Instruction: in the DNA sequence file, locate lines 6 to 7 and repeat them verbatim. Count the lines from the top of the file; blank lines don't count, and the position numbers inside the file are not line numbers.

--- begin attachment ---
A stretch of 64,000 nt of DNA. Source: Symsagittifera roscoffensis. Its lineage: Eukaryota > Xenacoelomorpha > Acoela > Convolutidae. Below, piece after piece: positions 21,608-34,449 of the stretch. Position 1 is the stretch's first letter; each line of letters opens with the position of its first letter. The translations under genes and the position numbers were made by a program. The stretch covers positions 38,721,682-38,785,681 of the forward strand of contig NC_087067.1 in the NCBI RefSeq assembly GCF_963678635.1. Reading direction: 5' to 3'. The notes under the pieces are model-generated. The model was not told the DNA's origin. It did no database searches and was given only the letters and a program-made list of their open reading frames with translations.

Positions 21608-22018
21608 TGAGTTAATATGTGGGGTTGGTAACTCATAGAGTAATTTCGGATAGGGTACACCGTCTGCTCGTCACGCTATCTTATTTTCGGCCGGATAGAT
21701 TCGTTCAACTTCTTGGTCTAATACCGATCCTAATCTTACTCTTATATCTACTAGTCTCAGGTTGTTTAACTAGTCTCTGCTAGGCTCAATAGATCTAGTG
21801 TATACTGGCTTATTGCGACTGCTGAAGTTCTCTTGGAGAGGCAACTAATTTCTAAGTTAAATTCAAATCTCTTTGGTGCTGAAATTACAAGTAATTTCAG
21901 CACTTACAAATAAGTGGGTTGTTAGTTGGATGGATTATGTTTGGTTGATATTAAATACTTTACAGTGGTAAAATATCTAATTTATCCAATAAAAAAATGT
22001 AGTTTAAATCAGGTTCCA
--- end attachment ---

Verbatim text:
21901 CACTTACAAATAAGTGGGTTGTTAGTTGGATGGATTATGTTTGGTTGATATTAAATACTTTACAGTGGTAAAATATCTAATTTATCCAATAAAAAAATGT
22001 AGTTTAAATCAGGTTCCA